If you use Kubernetes to host your workloads and need to improve resiliency, deploy closer to end users, reduce infrastructure spend, or get stronger isolation between workloads, a multi-cluster Kubernetes architecture is a great way to achieve all these things. It opens up many more possibilities than a single cluster allows for.
The multi-cluster Kubernetes concept remains relatively novel, but it’s simpler to implement than you may think. If you already have a cluster in place, for example, you don't need to scrap it and rebuild from scratch. You can add a new cluster (or more) to your existing control plane.
In this post we’ll explain what expanding from a single- to a multi-cluster Kubernetes architecture would look like if, for example, you had your single cluster running in one public cloud region and wanted to add another in a location where your cloud provider may not have a data center, your application needs a kind of host your cloud provider doesn’t offer, or some other need the cloud provider cannot address.
Multi-Cluster Kubernetes and Multi-Site Infrastructure
In a multi-cluster Kubernetes environment, a single Kubernetes control plane manages one or more clusters. Those clusters could be located in a single site, be it a cloud facility, an enterprise data center, or a colo. But there are advantages to be gained from spreading them across multiple sites:
- Resilience: If you mirror workloads between clusters, more sites mean greater reliability. If one cluster (or entire data center), the other remains intact.
- Performance: Having multiple clusters in multiple sites makes it easier to deploy workloads physically closer to different groups of end users to reduce latency and increase performance, or to address varying data residency requirements.
- Cost effectiveness: The multi-cluster capability puts you in a position to take advantage of lower infrastructure costs that might be available in some sites.
- Isolation: With multi-cluster Kubernetes you can deploy workloads on sets of infrastructure that are physically isolated from each other.
Essential Configurations for Multi-Cluster Kubernetes
We won’t say a multi-cluster Kubernetes environment is easy to set up, because it does take some work. But we will say that it’s fairly straightforward. It really boils down to addressing three configurations:
- Configuring a multi-cluster control plane
- Configuring networking for a multi-cluster setup
- Configuring multi-cluster storage
Multi-Cluster Control Plane
To set up a multi-cluster control plane, you need to be able to deploy and manage Kubernetes to two different clusters using a single interface.
There are basically three ways you can go here:
- Dedicated API server: Use a tool like KubeFed, which extends the Kubernetes APIs to allow you to designate specific clusters on a deployment-by-deployment basis
- GitOps: Use a Git repo to store all of your deployment files and control which cluster they end up in. Arguably, this isn’t multi-cluster Kubernetes as much as it is multiple clusters with separate control planes that are managed via Git. But the end result is basically the same.
- Virtual Kubelet: With this approach, you use a “virtual” Kubelet to map remote clusters to local cluster nodes, allowing you to manage multiple clusters through a single set of APIs.
The CNCF has a great blog post that explains the pros and cons of each of these approaches to setting up a multi-cluster Kubernetes control plane. (You can use any of them with Equinix Metal.)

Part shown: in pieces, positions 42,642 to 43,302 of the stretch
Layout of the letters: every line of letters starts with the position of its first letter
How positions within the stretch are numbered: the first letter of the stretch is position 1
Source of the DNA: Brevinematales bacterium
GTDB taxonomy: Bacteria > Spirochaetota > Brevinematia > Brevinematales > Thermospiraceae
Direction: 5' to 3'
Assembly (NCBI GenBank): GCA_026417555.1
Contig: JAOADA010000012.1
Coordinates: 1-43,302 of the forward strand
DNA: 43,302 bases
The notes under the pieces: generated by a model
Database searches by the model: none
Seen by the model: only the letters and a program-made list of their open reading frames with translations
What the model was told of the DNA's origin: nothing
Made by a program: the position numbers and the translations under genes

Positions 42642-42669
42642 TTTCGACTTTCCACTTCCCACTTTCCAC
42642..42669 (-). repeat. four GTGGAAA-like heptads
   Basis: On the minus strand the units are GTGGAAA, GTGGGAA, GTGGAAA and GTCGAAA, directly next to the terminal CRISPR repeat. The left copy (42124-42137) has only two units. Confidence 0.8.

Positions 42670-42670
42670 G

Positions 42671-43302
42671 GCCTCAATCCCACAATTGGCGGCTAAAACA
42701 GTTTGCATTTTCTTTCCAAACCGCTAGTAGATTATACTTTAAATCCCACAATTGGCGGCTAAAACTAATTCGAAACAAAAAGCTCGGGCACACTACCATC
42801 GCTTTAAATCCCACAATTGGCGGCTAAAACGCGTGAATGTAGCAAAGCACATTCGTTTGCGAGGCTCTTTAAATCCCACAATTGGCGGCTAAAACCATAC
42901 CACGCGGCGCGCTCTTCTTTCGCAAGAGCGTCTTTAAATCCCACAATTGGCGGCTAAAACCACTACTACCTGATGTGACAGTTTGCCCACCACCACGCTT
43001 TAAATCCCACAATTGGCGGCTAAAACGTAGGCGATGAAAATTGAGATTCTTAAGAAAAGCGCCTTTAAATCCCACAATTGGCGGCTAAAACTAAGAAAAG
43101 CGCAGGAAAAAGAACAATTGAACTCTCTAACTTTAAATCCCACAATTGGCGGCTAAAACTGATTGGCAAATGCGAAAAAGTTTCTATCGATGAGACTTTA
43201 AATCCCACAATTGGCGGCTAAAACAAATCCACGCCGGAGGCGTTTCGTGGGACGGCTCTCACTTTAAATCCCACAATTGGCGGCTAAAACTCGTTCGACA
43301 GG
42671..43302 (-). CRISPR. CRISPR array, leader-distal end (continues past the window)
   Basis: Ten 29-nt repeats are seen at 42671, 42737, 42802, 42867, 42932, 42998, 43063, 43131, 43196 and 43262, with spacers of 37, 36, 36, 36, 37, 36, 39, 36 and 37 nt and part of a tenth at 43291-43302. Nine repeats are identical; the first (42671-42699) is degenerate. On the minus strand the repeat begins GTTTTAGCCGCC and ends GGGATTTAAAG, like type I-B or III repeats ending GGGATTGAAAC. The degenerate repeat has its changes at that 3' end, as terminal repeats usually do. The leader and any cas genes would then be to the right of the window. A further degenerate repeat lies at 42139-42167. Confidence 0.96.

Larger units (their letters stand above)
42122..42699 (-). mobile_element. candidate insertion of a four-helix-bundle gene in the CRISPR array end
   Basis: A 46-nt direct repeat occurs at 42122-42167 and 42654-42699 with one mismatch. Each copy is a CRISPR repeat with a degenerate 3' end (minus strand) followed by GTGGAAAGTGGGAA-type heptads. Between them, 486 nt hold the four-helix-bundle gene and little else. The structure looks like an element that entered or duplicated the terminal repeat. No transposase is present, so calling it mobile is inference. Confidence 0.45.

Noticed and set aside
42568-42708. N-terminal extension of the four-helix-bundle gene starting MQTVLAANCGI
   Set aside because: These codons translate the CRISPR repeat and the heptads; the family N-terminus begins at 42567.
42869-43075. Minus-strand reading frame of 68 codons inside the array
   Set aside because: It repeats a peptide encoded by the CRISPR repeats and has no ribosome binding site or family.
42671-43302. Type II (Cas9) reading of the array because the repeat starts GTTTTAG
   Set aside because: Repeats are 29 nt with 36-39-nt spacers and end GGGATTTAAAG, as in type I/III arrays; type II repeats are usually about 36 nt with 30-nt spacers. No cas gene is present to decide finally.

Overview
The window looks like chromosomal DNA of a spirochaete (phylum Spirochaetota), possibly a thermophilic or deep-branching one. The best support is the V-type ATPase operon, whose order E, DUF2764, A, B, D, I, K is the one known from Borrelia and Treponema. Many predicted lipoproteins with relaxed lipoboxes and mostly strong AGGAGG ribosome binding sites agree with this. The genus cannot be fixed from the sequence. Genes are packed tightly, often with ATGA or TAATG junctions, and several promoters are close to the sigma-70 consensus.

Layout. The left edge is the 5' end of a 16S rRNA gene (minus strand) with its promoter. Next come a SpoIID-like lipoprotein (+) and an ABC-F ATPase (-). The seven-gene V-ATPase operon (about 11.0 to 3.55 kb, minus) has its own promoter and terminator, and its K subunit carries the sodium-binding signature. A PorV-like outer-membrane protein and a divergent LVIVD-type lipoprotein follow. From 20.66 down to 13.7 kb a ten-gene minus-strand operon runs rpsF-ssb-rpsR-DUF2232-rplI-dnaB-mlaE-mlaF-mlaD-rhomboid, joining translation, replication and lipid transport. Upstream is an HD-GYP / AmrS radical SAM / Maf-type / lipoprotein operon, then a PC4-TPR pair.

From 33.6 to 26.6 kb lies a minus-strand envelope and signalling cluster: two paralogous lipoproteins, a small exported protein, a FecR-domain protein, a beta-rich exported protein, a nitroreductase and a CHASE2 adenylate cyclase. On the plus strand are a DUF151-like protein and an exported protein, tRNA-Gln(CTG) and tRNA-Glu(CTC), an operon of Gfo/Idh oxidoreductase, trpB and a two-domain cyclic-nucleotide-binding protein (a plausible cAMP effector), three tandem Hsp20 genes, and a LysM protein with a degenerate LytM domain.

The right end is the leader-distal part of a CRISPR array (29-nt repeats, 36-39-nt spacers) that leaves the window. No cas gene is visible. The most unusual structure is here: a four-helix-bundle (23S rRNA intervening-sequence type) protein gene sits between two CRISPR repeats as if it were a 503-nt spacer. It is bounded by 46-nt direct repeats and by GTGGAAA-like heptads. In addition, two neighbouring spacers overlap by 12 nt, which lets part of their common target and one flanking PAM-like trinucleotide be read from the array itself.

For your multi-cluster Kubernetes environment to work, your networking should be set up so that any cluster can communicate with any other cluster. This gets a little tricky when the clusters are running at different sites, because you may start running into issues like subnet conflicts. The local tools available for configuring networking will likely differ from site to site.
If one of your clusters is running on Metal, the simplest way to configure networking is probably to use Equinix Fabric, the global software-defined interconnection platform, to connect the Metal site to whichever remote cloud or other infrastructure you’re using to host the other cluster. In addition to being pretty easy to set up, a Fabric-based networking configuration allows you to keep your inter-cluster traffic private if desired.
You can also use a CNI (Container Network Interface) plugin designed to support multi-cluster networking. This is relatively easy to configure in most cases. The downside is you end up depending on a specific CNI, which is not ideal if you want to make changes to your Kubernetes environment or architecture down the line.
A third possibility is to configure interconnection within your clusters using a tool like Skupper and Submariner, multicluster Kubernetes interconnects. This is generally more complicated than relying on infrastructure-level interconnects, and it still leaves you dependent on a specific tool. But this approach may come in handy if you need really fine-grained networking control.
Configuring storage for multiple clusters is easy enough. The simplest approach, generally, is to use a hyperconverged storage solution, such as Portworx, which will run on any infrastructure.
If you need extra security, though, an alternative approach is to rent a storage array on Metal and map that storage to your Metal-hosted cluster. That way you can avoid placing your Kubernetes compute and storage infrastructure on the same machines.
Now Go Do It!
As you can see, setting up multi-cluster Kubernetes, while not exactly “easy,” is completely doable. You need to think through multi-cluster control plane, networking, and multi-cluster storage configurations, and there are tools out there, such as Equinix Fabric, that make each of these tasks easier to achieve.
Ready to kick the tires?
Sign up and get going today, or request a demo to get a tour from an expert.